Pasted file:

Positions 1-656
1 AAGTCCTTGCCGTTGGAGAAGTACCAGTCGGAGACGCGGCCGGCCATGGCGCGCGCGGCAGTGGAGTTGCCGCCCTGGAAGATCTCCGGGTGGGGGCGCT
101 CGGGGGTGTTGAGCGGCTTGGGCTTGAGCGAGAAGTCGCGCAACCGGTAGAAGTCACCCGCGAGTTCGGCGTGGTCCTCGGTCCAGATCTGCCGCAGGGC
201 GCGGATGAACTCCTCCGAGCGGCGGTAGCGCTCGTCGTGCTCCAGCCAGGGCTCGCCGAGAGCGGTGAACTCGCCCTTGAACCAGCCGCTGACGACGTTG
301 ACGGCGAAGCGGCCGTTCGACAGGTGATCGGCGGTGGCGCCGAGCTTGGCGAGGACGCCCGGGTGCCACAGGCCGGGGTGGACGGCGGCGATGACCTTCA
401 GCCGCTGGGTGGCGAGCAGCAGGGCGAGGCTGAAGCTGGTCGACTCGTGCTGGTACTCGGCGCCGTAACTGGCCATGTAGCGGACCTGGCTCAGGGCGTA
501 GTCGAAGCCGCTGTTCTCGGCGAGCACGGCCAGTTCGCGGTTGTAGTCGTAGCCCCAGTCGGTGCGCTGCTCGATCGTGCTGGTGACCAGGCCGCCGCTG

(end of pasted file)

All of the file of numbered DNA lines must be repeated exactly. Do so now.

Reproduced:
Positions 1-656
1 AAGTCCTTGCCGTTGGAGAAGTACCAGTCGGAGACGCGGCCGGCCATGGCGCGCGCGGCAGTGGAGTTGCCGCCCTGGAAGATCTCCGGGTGGGGGCGCT
101 CGGGGGTGTTGAGCGGCTTGGGCTTGAGCGAGAAGTCGCGCAACCGGTAGAAGTCACCCGCGAGTTCGGCGTGGTCCTCGGTCCAGATCTGCCGCAGGGC
201 GCGGATGAACTCCTCCGAGCGGCGGTAGCGCTCGTCGTGCTCCAGCCAGGGCTCGCCGAGAGCGGTGAACTCGCCCTTGAACCAGCCGCTGACGACGTTG
301 ACGGCGAAGCGGCCGTTCGACAGGTGATCGGCGGTGGCGCCGAGCTTGGCGAGGACGCCCGGGTGCCACAGGCCGGGGTGGACGGCGGCGATGACCTTCA
401 GCCGCTGGGTGGCGAGCAGCAGGGCGAGGCTGAAGCTGGTCGACTCGTGCTGGTACTCGGCGCCGTAACTGGCCATGTAGCGGACCTGGCTCAGGGCGTA
501 GTCGAAGCCGCTGTTCTCGGCGAGCACGGCCAGTTCGCGGTTGTAGTCGTAGCCCCAGTCGGTGCGCTGCTCGATCGTGCTGGTGACCAGGCCGCCGCTG